In This Precious Life, liturgist Alden Solovy presents prayers, poetry, and meditations inspired by encounters with God. The first part draws from divine moments in our sacred texts, mostly the Torah but also the Prophets and the Writings. Using a contemporary voice, Solovy imagines these holy moments as experienced by our biblical ancestors so we can reclaim them as our own. The second part focuses on sacred moments in our daily lives, connections with the Divine that occur simply because we are human beings created in God’s image. Equally suited to individual reflection and group prayer, the book completes a trilogy with This Grateful Heart and This Joyous Soul.
This Precious Life: Encountering the Divine with Poetry and Prayer
September 1, 2020
Courtesy of Alden Solovy
- How do you think the author defines divine encounter? Is it different in the first half of the book, which is inspired by sacred text, compared with the second part of the book, inspired by our daily lives and personal experiences? What is your definition of divine encounter? How has it been impacted by reading this volume?
- Are the works in this book poetry or prayer? Is there a difference between poetry and prayer? If so, what are the hallmarks that identify a bit of verse as poetry and what are the identifiers of prayer?
- In his foreword, Rabbi Leon Morris writes: “In the first half of This Precious Life, the experience of our ancestors serves as the foundation for our own encounter with God” (p. xii). Do the experiences of one or more of our Hebrew ancestors illuminate your personal encounter with the Divine? Who? Why? Is there a particular prayer-poem in the volume that resonates with your experience?
- Rabbi Morris writes: “In This Precious Life, Alden Solovy once again offers us his unique voice and does so in a way that calls us to find our own” (p. xiii). Has reading this book inspired or informed your personal prayer practice? How?
- In “About the Rainbow” (p. 5), the author suggests that God might have been surprised by the appearance of the first rainbow. Can God be surprised by Creation?
- In “The Next Garden” (p. 7), Solovy poses a question: What would we do differently if we were readmitted to Eden? What point do you think the author is trying to make?
- “Where are You?” (p. 6) and “The Next Garden” (p.7) appear side-by-side in the volume. What do you think the author’s goal was for placing them together?
- In “Sarah Imeinu” (p. 15), the matriarch is portrayed as strong and assertive, perhaps even angry at the role she’s been assigned and how she’s been treated. How does this fit (or not fit) with your understanding of the character of Sarah?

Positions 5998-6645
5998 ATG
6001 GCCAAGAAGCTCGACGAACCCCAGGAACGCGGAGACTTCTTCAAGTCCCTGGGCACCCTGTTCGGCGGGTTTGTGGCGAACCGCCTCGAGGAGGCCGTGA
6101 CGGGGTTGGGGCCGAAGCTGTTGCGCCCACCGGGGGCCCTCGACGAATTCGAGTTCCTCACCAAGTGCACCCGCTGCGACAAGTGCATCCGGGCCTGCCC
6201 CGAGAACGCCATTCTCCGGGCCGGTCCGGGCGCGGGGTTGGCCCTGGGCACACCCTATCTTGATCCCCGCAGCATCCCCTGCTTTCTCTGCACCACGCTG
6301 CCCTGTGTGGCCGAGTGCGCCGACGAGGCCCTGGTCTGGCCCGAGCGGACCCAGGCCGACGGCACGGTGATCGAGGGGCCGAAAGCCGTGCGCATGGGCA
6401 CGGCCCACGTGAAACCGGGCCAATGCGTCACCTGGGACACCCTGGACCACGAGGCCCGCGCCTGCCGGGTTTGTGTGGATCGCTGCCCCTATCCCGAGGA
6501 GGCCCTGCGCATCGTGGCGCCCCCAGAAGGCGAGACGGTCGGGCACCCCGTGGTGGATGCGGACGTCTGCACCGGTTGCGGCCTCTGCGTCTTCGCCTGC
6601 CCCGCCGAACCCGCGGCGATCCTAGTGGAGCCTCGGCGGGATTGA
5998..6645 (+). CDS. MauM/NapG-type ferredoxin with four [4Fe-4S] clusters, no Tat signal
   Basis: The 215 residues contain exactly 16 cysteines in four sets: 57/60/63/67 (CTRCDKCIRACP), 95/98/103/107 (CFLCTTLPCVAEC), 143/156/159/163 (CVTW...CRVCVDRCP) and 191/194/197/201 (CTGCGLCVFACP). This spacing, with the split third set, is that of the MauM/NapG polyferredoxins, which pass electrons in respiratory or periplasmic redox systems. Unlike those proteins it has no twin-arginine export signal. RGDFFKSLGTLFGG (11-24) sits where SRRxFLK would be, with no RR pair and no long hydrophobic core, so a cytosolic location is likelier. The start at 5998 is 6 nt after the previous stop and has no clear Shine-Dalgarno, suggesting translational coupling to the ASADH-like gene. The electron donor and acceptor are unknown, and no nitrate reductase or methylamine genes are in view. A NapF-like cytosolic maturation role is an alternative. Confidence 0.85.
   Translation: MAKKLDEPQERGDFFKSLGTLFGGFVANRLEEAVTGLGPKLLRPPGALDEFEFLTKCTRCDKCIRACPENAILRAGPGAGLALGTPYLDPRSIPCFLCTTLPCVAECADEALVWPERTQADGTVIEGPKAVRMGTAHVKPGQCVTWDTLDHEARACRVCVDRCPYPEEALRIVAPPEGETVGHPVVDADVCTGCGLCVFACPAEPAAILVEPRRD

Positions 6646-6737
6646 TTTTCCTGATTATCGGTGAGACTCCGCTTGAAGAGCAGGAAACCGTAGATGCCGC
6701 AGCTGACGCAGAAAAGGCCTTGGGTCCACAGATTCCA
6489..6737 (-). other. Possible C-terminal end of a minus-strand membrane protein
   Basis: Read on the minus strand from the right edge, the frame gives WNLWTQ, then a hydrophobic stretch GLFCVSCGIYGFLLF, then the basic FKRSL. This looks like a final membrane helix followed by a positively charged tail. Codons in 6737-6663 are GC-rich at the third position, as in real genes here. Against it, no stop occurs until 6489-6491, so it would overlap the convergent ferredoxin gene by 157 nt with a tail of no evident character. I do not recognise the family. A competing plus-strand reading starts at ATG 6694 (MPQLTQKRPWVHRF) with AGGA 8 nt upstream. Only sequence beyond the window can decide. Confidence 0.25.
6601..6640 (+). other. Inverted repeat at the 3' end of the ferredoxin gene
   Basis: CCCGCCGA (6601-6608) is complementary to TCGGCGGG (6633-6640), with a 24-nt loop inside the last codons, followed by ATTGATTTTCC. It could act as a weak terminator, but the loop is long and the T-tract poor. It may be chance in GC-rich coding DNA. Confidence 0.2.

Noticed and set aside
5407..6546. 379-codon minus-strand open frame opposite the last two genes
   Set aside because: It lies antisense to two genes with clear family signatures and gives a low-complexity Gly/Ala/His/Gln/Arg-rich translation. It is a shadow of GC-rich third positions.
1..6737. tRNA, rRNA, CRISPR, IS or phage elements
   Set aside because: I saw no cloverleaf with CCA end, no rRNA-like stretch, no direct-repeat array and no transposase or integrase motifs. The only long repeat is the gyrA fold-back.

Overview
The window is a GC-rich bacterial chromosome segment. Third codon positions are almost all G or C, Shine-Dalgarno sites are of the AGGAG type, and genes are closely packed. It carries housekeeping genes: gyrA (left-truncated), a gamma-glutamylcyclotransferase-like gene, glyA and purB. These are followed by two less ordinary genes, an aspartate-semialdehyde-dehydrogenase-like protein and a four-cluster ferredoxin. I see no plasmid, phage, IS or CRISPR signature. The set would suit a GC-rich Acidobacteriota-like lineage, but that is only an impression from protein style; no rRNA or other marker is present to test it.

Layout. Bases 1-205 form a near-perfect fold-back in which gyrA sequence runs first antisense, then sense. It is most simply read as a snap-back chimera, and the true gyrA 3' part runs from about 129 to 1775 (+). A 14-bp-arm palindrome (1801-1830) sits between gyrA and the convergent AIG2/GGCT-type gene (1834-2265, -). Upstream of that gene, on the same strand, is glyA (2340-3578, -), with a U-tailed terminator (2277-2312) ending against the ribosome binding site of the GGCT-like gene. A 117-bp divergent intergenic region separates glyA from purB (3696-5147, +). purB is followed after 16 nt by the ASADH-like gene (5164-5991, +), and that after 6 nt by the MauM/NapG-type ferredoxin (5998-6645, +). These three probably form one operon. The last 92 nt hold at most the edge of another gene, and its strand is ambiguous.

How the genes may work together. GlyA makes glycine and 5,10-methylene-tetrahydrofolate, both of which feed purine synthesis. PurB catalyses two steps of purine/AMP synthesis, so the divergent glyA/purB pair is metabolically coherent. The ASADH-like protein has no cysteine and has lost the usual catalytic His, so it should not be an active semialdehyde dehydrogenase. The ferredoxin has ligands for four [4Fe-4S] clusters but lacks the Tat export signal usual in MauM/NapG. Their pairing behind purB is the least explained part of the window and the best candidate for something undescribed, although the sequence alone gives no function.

- In “Fleeting Moments” (p. 38), the author poses the potential for divine encounters to be terrible, perhaps terrifying. Does this resonate as true? Or are divine encounters singularly positive and uplifting?
- In “Is this the Fast” (pp. 56 – 57), Jewish holidays are portrayed through the lens of tikkun olam, healing the world. Is this an appropriate lens through which to understand holy days and sacred ceremonies? Does it add to or detract from your sense of the meaning of the festivals?
- The core of “To Battle Injustice” (pp. 68 – 69) is an alphabetic acrostic. Does the author use this antiquated technique effectively in this piece? Does the technique still have power or resonance?
- “Tending Gardens” (p. 78) and “Fresh Delights” (p. 79) appear side-by-side in the volume. What do you think the author’s goal was for placing them together?
- What do you think the author was trying to say in the prayer-poem “Spiritual Vandals” (pp. 96 – 97)? What do you think the author means by “spiritual vandals,” noting that they are later called “angels”?
- What ingredients would you add to the “Recipe for a Life” (p. 107)? Are there any you would remove? Are there any directions that you would add?
- The last section of the book is called “Discovery” (pp. 122 – 131). What is the author trying to achieve by connecting these pieces with the idea of discovery? What is Solovy saying by ending the section and the entire book with “Wild Broken Heart” (p. 130)?
- What is your favorite prayer-poem in this volume? What speaks to you about it?
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